VIRGINIA BEACH -- When Naval Auxiliary Landing Field (NALF) Fentress reopens to military aircraft traffic in October, it will be a totally different airfield. Gone will be the old-style, inefficient lighting, and a runway with bumps, patches over patches, rough sections and long cracks – all too familiar to aviators and Fentress personne who man the facility 24 hours a day.
Instead, what pilots will be landing on is basically a brand new runway with nearly 2,000 feet of smooth white concrete at each end, leveled with the new middle section of asphalt, two new landing signal officer (LSO) shacks, LED lighting along the runway, taxiway, in the carrier box and signs, as well as some additional training opportunities for helicopter pilots.
“When you look down at the airfield, basically you’re not going to see anything old, you’re going to see everything brand new,” said Oceana Airfield Manager/Deputy Operations Officer James McDowell.
Years of field carrier landing practice (FCLP) have taken their toll on the 8,000 foot runway. As the primary FCLP runway for 24 squadrons in Hampton Roads, including F/A-18 Hornets and Super Hornets, E-2’s and C-2’s, the runway sees an average of 46,000 “touch and go” landings annually by pilots honing their skills before heading out to any aircraft carrier.
“It is an ideal location because of the lighting, or lack thereof,” explained Fentress Officer in Charge Lt. Jimmy Navarro. “It basically mirrors what they would see when they’re landing on an aircraft carrier, because there’s no lights around. It’s a tremendous challenge. That’s what Fentress does for the guys.”
Navarro added that helicopter pilots also use Fentress to practice their night landings with night vision goggles. Because it mirrors a carrier and represents what they’re doing out there in the fleet.
The original airfield dates back to 1942, with the current runway configuration constructed in 1952. But with the last major renovation in 1998, and previous to that in 1987, the airfield was past due for an overhaul. Throughout the years, Fentress had to close for weeks at a time for repairs, which meant more use on the runways of NAS Oceana and Chambers Field in Norfolk.
“What we were finding was Fentress was being closed for six to eight weeks for repairs every year. That’s two months out of every year, because we needed to keep it open and repaired,” said McDowell.
The project is being done in two phases, with the runway first, followed by the taxiway. The runway is on track to meet the completion date of Oct. 15.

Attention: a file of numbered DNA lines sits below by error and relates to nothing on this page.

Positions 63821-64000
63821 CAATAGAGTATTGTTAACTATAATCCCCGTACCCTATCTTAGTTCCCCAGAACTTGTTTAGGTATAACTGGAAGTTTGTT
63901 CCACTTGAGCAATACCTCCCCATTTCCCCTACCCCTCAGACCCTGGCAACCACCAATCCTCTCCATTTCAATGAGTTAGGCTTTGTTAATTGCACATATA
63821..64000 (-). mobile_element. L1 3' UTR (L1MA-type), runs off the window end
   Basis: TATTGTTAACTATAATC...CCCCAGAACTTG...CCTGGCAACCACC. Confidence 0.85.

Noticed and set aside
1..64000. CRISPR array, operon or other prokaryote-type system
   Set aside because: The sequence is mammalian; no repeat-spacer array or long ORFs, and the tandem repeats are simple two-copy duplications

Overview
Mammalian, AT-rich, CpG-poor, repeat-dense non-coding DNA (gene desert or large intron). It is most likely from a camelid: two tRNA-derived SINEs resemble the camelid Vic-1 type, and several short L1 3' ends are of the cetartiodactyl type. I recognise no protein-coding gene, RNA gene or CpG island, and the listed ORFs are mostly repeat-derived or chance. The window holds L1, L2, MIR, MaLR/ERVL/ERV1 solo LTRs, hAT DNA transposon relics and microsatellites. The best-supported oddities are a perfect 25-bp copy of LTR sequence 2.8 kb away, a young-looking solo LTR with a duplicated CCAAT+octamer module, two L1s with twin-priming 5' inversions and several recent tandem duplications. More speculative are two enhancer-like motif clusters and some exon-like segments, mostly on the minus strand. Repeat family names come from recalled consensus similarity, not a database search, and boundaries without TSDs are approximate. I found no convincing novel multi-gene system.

Planning for the renovations goes to 2004, when the decision was made to first do the runway construction at Oceana and then work on Fentress, according to McDowell, who is better known as “Gramps.”
“The initial design was actually done in 2007 and the plans were done in 2010 and 2011,” he said.
In late 2008, it became obvious to McDowell that the repairs needed to be more aggressive, so the worst section was dug up and replaced. The next year, a section was dug up on the other end and replaced.
“We were spending an enormous amount of effort keeping it open. We’ve had repairs on repairs on repairs,” McDowell explained.
Originally planned for Fiscal Year 2012 funding and a start time in 2014, McDowell said that U.S. Fleet Forces Command fast tracked the project with end of the year money in 2011, awarding the project to Lane Construction out of Connecticut and construction was to start Jan. 15 of this year.
The project received another boost when Capt. Jim Webb, Oceana’s Commanding Officer at the time, and Capt. Paul Gronemeyer, Commander, Strike Fighter Wing Atlantic, decided to close the runway six weeks earlier than initially planned.
“You can’t believe how good of a decision that was!” said McDowell. “We had six weeks of the best weather in the winter that you’ve ever seen.”
McDowell said that 1,750 feet at the end of each runway has been torn up and being replaced with concrete.
“It brings the runway to the new NAVFAC [Naval Facilities Engineering Command] criteria for runway construction,” explained McDowell, which requires a single surface up to the arresting gear and 200 feet beyond, to eliminate any type of settling transition between the concrete and asphalt.
Because the ends of the runway mimic the carrier platform, Navarro said it makes sense to make it concrete, which is more durable, requires less maintenance and lasts longer.
The top portion of the middle section is being scraped away and replaced with new, leveled asphalt. The middle section is also being elevated two inches to its original height, which will improve drainage and bring it up to the height of the new, smooth, white concrete sections.
As the runway construction wraps up and Fentress prepares to reopen to air traffic, personnel are more than ready.
“Our guys here can’t wait to get it reopen,” Navarro laughed.